But I don’t think the answer is ‘risk management’.

It’s also not ‘objective management’.

It’s effective and intelligent management. It’s the ability to make informed and intelligent decisions, which is the core of effective management.

 

We need to stop coming up with new words and phrases when all we need to address is the effectiveness of management. So stop talking about ERM, IRM, or even objective assurance, and start thinking about how to obtain reasonable assurance that the management of the organization, including how it sets objectives and makes related execution decisions, is effective.

 

I welcome your thoughts.

Scratching the surface on Facebook and its problems

June 14, 2019 1 comment

Richard Chambers, President and CEO of the IIA, has shared a short piece that scratches the surface (IMHO) when it comes to the issues faced by Facebook and similar organizations. I am talking about organizations that want either to use or sell data.

Facebook Data Exposure Offers Critical Lesson for Internal Auditors makes some good points, including:

  • From an internal audit perspective, Facebook’s woes offer a clear and compelling lesson: Data, once viewed solely as an asset to be leveraged, now must be viewed as a potential liability or risk, as well.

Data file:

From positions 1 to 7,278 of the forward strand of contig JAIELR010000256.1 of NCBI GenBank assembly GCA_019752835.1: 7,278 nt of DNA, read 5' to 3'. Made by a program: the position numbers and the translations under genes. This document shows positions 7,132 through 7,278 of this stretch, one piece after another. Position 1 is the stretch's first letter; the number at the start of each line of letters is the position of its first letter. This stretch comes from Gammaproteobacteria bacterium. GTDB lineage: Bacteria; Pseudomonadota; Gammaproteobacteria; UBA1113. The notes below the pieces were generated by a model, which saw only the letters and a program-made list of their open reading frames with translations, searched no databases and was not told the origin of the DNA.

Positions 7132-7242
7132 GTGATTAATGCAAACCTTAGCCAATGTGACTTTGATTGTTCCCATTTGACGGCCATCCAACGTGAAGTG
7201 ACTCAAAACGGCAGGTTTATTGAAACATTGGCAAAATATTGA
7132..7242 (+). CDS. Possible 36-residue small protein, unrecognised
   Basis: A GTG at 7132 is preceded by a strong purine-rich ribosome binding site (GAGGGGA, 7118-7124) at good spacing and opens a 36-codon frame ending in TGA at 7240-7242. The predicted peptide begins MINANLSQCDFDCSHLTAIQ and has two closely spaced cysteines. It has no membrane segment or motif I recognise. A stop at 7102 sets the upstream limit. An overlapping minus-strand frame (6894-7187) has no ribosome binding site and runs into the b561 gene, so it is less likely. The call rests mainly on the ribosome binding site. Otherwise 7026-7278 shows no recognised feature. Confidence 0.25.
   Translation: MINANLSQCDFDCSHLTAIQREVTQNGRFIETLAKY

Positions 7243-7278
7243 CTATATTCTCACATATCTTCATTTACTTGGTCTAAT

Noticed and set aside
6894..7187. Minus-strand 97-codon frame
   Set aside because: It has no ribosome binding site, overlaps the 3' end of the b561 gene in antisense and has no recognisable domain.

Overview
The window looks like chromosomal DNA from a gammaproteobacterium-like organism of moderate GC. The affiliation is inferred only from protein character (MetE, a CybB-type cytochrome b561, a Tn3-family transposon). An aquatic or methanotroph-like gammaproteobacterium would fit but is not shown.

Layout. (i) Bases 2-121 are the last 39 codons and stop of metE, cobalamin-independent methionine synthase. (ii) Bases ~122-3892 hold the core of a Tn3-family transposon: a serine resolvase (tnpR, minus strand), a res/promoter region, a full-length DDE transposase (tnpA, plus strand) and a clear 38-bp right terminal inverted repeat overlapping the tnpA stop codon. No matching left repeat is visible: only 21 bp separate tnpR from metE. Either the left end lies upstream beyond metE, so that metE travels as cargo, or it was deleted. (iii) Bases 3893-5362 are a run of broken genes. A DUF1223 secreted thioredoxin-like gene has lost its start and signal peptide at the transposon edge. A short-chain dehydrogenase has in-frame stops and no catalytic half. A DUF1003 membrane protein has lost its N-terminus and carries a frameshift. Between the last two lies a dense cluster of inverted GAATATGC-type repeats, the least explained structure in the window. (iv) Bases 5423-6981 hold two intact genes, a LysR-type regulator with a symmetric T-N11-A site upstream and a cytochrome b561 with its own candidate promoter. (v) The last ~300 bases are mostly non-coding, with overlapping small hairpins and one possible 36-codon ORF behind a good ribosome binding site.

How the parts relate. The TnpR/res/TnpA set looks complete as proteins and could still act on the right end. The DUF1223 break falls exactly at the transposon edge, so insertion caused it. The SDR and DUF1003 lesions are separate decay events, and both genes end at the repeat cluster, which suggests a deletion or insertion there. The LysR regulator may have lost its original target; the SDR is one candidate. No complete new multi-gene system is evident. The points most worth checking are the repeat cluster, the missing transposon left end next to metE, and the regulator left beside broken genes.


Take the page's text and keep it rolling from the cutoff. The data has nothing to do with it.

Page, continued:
• Mining and analyzing data is a fundamental step in strategic business decisions. It helps businesses and organizations build models based on historical information to predict future behavior. But poor data management and a failure to understand what it tells us is a risk.
  • Internal auditors must cultivate and maintain a keen understanding of how their organizations collect, manage, protect, use, and share data. They also must have a handle on past and current practices on data usage and storage.
  • CAEs should speak candidly to boards and executive management on the value of assurance.

It is tempting to focus exclusively on the down (or dark) side of the story. But as Richard says, the use and even commercialization of data is a huge opportunity as well.

I suggest that organizations and their internal audit teams seek assurance regarding:

  • Compliance with applicable laws and regulations in every location. Initiatives and resources should be allocated based on an understanding of relative risk to the organization and its objectives.
  • Compliance with the expectations of the community, governments, and (especially) customers. Again, prioritization of effort should be risk-based.
  • The safety of information, not only within the organization’s internal systems but also when it is in the “cloud” or with a vendor/customer/partner.
  • Whether optimal benefit is being obtained from the data. Consider the internal use of available data to inform and drive business decisions as well as the opportunity to market information. With respect to the marketing of the information, consider the whole sales cycle and the need for assurance that buyers will comply not only with the terms of the contract but with applicable laws, regulations, and societal expectations.
  • The integrity of the data: completeness, accuracy, currency, and timeliness.
  • The validity of the strategic model for using and leveraging the model.

While the focus right now is on the dark side, many organizations can leverage their data far more than they do today.

Internal audit can point out opportunities as well as potential problems.

I welcome your thoughts.